In another alternative embodiment, the parameter that is adjusted involves the emission current of the filament instead of the duty cycle for the electron gate 56. As previously discussed, the control system 22 includes an output 53 thatcontrols the filament supply 52 which supplies a filament current to the filament 48. The filament 48 emits electrons at a rate that is called the emission current. The emission current is measured by the sensor 60 and the information is sent to thecontrol system 22. Accordingly, the control system 22 can adjust the filament current to vary the emission current and thus, vary the rate of flow of electrons to the ion volume 38. Accordingly, the ion intensity (quantity of ions) produced in the ionvolume 38 is varied as well. It has been observed that the relationship between the filament current and the emission current is non-linear. Thus, to achieve a desired ion intensity, an iterative process of adjusting the filament current to generate anappropriate emission current may be performed.

In summary, aspects of the present disclosure provide a method and apparatus for reducing the contamination rate of the ion source by limiting ion production to a minimum level that is consistent with producing a desired sensitivity. Further,the present disclosure provides a method and apparatus for response and tune "locking" of the instrument so that every sample within the analytical batch is of similar data quality.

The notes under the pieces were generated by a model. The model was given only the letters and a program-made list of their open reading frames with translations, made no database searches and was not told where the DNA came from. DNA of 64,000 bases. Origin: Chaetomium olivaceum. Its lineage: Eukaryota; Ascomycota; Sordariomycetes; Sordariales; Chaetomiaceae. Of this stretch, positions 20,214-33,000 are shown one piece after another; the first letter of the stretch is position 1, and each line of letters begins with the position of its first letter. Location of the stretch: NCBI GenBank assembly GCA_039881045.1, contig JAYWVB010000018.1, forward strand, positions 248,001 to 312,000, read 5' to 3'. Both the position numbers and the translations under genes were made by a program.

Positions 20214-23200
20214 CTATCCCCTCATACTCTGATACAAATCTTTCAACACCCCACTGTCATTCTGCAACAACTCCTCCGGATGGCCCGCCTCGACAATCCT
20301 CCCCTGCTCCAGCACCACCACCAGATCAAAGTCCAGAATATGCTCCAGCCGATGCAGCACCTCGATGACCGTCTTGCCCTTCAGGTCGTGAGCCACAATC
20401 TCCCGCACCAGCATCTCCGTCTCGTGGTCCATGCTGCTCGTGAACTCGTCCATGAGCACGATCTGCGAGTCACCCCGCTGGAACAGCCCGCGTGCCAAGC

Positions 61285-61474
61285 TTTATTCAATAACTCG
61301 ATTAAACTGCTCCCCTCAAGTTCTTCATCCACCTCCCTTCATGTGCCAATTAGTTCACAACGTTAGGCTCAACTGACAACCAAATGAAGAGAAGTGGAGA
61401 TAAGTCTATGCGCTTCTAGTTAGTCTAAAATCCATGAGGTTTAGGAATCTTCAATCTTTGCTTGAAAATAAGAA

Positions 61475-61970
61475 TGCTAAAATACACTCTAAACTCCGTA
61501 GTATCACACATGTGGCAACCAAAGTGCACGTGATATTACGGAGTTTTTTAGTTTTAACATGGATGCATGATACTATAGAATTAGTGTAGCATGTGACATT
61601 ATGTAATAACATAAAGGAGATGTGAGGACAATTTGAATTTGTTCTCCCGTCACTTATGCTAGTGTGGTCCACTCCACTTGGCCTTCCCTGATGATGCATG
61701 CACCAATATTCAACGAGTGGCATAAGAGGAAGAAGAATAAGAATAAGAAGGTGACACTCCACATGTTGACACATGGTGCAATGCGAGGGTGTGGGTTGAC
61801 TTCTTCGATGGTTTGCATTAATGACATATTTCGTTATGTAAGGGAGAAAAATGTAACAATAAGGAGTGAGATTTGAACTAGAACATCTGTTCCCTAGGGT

Although several embodiments have been illustrated and/or described in detail, it will be understood that they are exemplary, and that a variety of substitutions and alterations are possible without departing from the spirit and scope of thepresent invention, as defined by the following claims. For example, more than two internal standards may be used to determine the required adjustment to a parameter so that the mass spectrometer operates under a constant sensitivity level for all sampleruns in an analysis. That is, three, four, five, or any number of internal standards may be used to sufficiently cover the range of mass-to-charge ratios of the mass spectrometer. Further, even though some embodiments are described with reference toEPA Method 8270, it is understood that other industry standard methods can benefit in a similar manner.